A Celebration of Vile Villains
A good villain is more than an oxymoron – they can also easily overshadow a bland hero. Is there anyone who actually prefers Thor to Loki? What would Harry have done all year if not for Voldemort’s nefarious plans? Actually study? And if the sea witch hadn’t granted her wish, the Little Mermaid never would have learned a valuable lesson in not changing yourself for the first man who smiles at you. Villains, for all their scheming and plotting, can be a lot of fun. We've collected a smorgasbord of deliciously devilish evildoers who couldn’t tell the truth if their lives depended on it.
Professor James Moriarty, The Adventures of Sherlock Holmes
Let’s be real, anyone who can give Sherlock Holmes a run for his money automatically deserves a place in the Villain Hall of Fame. Sure, in the end he died, but by god he took that pompous detective with him, and isn’t that what really matters?
In The Final Problem, the Napoleon of crime leads a ring that involves half of all criminals in England. He also has a penchant for staging “accidents,” and his attempts on Sherlock’s life include falling buildings and runaway horse-drawn carriages, just for dramatic flair. But it’s at the top of the Reichenbach Falls that both characters meet their end, in an intense showdown of good versus evil.
(Side note: Wikipedia lists his occupation as “criminal mastermind,” which really tells you everything you need to know.)
Claude Frollo, The Hunchback of Notre Dame
There’s a lot of love out there for an anti-hero, but the anti-villain can be just as compelling. Frollo is compassionate. He adopts Quasimodo and raises him, and also takes care of his alcoholic brother. But. But. He’s also super racist and deals with his sexual frustrations in a not-great way. Just because you hate the Parisian Gypsy population and can’t keep it in your pants around Esmeralda does not give you license to condemn people as demons, kidnap, and murder them. Terrible people who do terrible things in the name of God always somehow seem extra threatening, and Frollo, with all his misplaced righteousness, is no exception.
Jadis the White Witch, The Lion, the Witch, and the Wardrobe
Real tacticians know that hitting morale is one of the easiest ways to assert control over a population, and with Narnia in a perpetual, miserable winter (with no Christmas!), the White Witch basically has the run of the place. It’s easy to see why she might claim Narnia as her due, seeing as how she was born before the world’s creation, but since she’s pretty clearly not human, Jadis really only stays in power by turning everyone who disagrees with her to stone.
Regardless, anyone who can ensnare you with candy is already Grade A villain material in our book, but it bears mentioning that in The Magician’s Nephew she also spoke the Deplorable Word, instantly ending every life in her home world except her own. Yikes.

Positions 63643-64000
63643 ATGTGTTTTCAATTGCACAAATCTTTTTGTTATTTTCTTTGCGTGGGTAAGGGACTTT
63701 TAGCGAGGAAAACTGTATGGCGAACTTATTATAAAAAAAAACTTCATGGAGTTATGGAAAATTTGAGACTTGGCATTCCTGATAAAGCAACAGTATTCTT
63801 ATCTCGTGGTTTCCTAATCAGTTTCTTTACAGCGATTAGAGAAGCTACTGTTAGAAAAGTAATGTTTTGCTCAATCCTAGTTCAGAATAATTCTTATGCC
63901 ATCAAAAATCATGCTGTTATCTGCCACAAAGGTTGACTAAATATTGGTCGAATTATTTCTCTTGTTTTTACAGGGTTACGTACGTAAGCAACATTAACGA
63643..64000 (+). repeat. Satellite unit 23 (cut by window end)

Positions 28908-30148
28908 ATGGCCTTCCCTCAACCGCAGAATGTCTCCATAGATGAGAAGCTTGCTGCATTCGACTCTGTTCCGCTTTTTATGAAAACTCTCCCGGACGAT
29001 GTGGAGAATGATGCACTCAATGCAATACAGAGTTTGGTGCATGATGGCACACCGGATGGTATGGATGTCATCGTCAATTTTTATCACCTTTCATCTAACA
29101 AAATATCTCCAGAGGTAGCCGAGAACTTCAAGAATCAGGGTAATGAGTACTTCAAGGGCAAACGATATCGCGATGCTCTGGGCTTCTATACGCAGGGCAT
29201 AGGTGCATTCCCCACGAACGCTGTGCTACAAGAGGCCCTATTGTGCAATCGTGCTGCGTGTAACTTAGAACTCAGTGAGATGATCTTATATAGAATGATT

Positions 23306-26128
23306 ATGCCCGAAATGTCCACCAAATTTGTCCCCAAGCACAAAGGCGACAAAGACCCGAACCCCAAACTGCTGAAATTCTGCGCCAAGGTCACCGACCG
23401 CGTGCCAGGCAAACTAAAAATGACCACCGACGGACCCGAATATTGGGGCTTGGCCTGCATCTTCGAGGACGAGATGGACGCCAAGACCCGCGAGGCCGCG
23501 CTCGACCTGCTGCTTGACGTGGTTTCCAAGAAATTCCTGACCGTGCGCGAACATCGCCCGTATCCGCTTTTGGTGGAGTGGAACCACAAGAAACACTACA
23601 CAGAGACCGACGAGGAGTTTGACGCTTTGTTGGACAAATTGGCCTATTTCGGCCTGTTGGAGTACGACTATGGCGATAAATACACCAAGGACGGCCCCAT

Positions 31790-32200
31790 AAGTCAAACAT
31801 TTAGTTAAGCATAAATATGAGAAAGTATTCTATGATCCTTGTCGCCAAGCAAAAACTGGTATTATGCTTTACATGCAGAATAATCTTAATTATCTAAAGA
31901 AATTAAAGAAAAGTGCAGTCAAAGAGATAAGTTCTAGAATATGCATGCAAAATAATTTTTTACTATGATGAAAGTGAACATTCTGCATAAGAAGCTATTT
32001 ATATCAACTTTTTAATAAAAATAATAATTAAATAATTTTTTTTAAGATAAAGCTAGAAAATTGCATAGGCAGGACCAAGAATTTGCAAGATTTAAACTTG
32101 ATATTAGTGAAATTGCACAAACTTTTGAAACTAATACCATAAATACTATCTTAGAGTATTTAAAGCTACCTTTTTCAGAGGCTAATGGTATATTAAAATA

Commander Fred, A Handmaid’s Tale
In Margaret Atwood’s dystopian novel, Commander Fred acts as a placeholder for all the men who, in this new, terrifying world, have managed to retain power. Fred makes it onto the list not so much for what he’s done—though plunging your country into a totalitarian regime with archaic gender roles is bad enough—but for the obscene hypocrisy with which he does it. You can’t have it both ways, buddy. You can’t have women as modest chattel, serving as nothing more than ambulatory wombs, and then illicitly enjoy their company in illegal brothels, dressing them up in feathers and spangles and getting your rocks off by breaking your own laws. That’s not how that works.
The Marquise de Merteuil, The Dangerous Liaisons
The Marquise is as devious as they come. She’s a libertine—18th century code for “has no morals”—and a master manipulator. By the end of the story, her schemes have left two people dead, and one in a convent. And all this just to get back at an old lover who spurned her. But she isn’t completely unsympathetic. Having decided at a young age that she wouldn’t limit herself to the typical roles women were supposed to embody, she carefully cultivated her Machiavellian streak, learning how to school her expressions and learn the secrets of others. It’s all calculated, and somehow that makes her character all the more compelling.
In addition, we don’t know who decided that The Dangerous Liaisons should get the 90s turn-every-classic-novel-into-a-high-school-movie treatment, but it gave rise to Cruel Intentions and Sarah Michelle Gellar’s most wonderfully hammed-up role, and for this we are grateful.
Iago set the bar for betrayal. At least Brutus and Judas thought they were doing things for the right reasons, Iago is just sore he didn’t get the promotion he thought was coming to him. He leaves a trail of dead in his wake, all the while remaining the trusted confidante of basically all the other characters. There’s no one Iago doesn’t double cross for his own gain, be it his commander Othello, sidekick Roderigo, wife Emilia, or the very-innocent Desdemona. He’s also racist, another main driving force for his evil, and is maybe being cuckolded. All of this creates the perfect storm for someone with zero morals, and the tragedy he wreaks is pretty breathtaking. There’s a reason critic A. C. Bradley wrote that “evil has nowhere else been portrayed with such mastery as in the evil character of Iago.”
Honroable mentions go to Mr. Kurtz, Cruella de Ville, Count Dracula, Mrs. Danvers, Mr. Hyde, Sauron, and Cthulu. Have we forgotten anyone? Let us know on twitter @Quirkbooks!